After a month of bewildering speculation, wrestling magnate Vince McMahon has officially announced he’s bringing back the XFL, the XTREME football league he first tried to launch in 2001, only for it to fail miserably and collapse after a single 10-game season. The plan is to kick off the league in 2020, with eight teams competing in a 10-game regular season, followed by two semi-final playoff games and a championship game. And that’s about all the solid information McMahon came prepared to share. No players. No cities signed up to host teams. No hard plans for how you’ll actually watch the damn thing beyond buzzwords like “multiplatform.” Instead, McMahon spent plenty of time staring into the camera asking how you, the fans who have had football taken away from them, would rebuild the game and promising to deliver “more of the things you like to see and less of the things you don’t.”
It’s obvious who McMahon is really addressing when he points his glassy shark eyes at the camera and says he wants to return the game of football back to “the fans.” Although he’d later claim this XFL revival has nothing to do with the collective tantrum conservatives are throwing over NFL players kneeling during the national anthem to protest institutional racism and police brutality, he also made it clear there’s no room for politics in his football league. “When we come on to the field, we’re here to play football. That’s everyone’s job,” he said, repeating the refrain of angry, privileged NFL fans who—if we listen to the most privileged and angry of them all, perennial liar, WWE Hall Of Famer, and recipient of at least $6 million in campaign donations from the McMahon family, Donald Trump—are turning away from the league in record numbers because they’d rather not see the Black players who destroy their bodies for entertainment make use of constitutionally protected free speech.
During a livestreamed Q&A portion of the announcement video, multiple reporters asked about allowing players to express their political beliefs, and whether they’ll be forced to stand during the national anthem. In response, McMahon made multiple references to a league code of conduct (that’s yet to be written, just like everything else about this new XFL) that players will have to agree to before signing XFL contracts. Asked specifically about whether the league will force players to stand for the national anthem, McMahon said, “I think it’s a time-honored tradition to stand and appreciate the national anthem with any sport, here in America or for that matter in any country they do that. So I think it’d be appropriate to do that.”
And of course, what McMahon says is what goes in the XFL. Instead of each team being an independent entity with its own owners, as in the NFL, the league will own all the teams, meaning there’s no room for individual franchises to decide what their players can and can’t do or how to respond if any rules are broken. If players or coaches want to express themselves on social media, McMahon says that’s fine (for now, at least), but you better not do it on his damn platform. No one wants to see that; they just want to watch you get your head smashed in.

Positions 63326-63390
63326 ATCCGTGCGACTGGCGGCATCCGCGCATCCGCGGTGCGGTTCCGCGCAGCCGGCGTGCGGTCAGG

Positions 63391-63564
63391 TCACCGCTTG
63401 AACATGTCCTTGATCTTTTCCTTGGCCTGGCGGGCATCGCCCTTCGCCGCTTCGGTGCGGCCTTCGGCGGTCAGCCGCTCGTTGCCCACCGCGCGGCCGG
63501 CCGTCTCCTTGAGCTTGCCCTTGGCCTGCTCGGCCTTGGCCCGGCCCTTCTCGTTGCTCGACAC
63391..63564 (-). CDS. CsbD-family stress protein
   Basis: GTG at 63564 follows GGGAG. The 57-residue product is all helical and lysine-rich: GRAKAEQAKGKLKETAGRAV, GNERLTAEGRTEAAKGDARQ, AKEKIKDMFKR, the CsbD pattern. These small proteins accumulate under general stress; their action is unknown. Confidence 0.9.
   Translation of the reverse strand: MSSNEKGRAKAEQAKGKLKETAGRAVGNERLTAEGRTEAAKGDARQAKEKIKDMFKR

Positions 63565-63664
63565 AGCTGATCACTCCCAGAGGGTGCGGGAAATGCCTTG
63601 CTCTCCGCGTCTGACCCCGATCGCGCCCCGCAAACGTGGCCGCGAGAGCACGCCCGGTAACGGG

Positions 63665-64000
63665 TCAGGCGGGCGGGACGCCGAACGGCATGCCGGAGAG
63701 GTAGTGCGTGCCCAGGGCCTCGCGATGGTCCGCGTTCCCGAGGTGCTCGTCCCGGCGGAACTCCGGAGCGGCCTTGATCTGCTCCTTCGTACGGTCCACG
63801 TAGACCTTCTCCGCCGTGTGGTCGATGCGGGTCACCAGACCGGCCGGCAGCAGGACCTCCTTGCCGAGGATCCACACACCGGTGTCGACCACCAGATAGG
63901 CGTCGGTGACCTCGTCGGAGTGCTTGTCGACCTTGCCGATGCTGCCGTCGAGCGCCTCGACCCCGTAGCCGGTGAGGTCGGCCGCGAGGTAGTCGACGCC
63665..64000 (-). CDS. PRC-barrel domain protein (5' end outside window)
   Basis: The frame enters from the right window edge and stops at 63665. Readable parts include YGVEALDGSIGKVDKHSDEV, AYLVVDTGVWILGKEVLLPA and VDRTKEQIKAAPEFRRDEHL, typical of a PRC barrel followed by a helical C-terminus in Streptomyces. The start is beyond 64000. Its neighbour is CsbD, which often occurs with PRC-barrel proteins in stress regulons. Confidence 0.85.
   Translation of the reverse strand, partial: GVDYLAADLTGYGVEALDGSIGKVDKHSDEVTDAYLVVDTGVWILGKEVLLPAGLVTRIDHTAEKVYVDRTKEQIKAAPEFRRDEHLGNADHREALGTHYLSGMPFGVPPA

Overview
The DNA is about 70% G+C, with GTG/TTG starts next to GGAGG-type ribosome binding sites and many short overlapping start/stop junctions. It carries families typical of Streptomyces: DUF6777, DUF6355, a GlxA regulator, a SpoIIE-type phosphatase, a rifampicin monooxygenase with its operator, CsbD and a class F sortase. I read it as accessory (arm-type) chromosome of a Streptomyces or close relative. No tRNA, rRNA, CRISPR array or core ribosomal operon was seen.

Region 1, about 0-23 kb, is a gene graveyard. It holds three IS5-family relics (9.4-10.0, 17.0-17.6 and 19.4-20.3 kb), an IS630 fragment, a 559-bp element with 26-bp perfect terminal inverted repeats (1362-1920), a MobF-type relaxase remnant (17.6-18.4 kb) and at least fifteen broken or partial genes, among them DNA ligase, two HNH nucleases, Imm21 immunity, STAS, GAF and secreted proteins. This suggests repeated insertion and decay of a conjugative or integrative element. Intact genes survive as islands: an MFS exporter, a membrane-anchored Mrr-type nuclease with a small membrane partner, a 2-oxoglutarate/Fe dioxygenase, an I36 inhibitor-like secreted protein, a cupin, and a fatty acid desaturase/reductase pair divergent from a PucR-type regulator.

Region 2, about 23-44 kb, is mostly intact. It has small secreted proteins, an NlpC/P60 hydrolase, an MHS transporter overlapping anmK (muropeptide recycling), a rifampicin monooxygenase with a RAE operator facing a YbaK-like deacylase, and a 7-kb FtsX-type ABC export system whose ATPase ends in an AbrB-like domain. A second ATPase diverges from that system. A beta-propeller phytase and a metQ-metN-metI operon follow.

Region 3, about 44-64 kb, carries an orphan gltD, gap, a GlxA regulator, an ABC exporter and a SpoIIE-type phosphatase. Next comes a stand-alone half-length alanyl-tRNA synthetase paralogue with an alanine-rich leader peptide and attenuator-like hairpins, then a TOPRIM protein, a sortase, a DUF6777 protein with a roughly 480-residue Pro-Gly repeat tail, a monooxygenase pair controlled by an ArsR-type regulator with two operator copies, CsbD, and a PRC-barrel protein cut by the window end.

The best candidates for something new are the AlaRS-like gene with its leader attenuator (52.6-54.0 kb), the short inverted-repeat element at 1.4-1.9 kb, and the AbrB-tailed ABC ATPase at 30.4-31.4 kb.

Speaking of which, the suppression of political speech goes hand in hand with McMahon’s vision of making the game “faster,” more “action-packed,” and bogged down with less penalties. These would be changes to the current NFL model that play into other complaints that are constantly repeated by the same people who are so incensed about the whole kneeling thing. In addition to having to see politics in their football, they also hate wusses and fully functioning brains, because, after all, this is just a veiled way of saying they’re tired of the hits not being as hard as they used to be and penalties being levied for dangerous contact. For a sport that’s already in turmoil over head injuries, and a man who runs a wrestling company that’s being sued over its old concussion practices, it’s despicable to play up the violence. Reporters asked McMahon how the hell the XFL plans to be both safe and harder hitting, but all he had to say is that he’s working with experts to make it as safe as possible.
Yes, there are reasons to be tired of football as the NFL presents it that don’t intersect with the willfully ignorant, implicitly racist rantings of the right. As McMahon himself points out, games drag on for what feels like an eternity. (Although, it’s an ironic complaint, considering he has full creative control over a weekly three-hour wrestling show that’s just as guilty of being, as he says of the NFL, “laborious.”) But despite all the PR speak he peddles, it’s impossible to look at the timing of this XFL revival—not to mention the man’s relationship to conservative politics—and see anything other than an attempt to recapture all those disillusioned whiners with the apolitical American sport of their dreams. The move is extra disgusting when you consider that the president of the United States attempted to use his platform to drive people away from the NFL, and now one of his biggest donors, and the husband of a member of his administration, is attempting to capitalize on the perceived business impact all that rage has caused. (“Perceived” because, much like the rock-solid economy Trump loves basking in despite inheriting it from Barack Obama, NFL ratings started dropping in 2016, and even though the numbers are down, they’re still light years ahead of most things on TV, including McMahon’s WWE shows, whose ratings have been in decline for years.) All there is to do now is wait for the official state-sponsored tweets about “Making football great again” to roll in.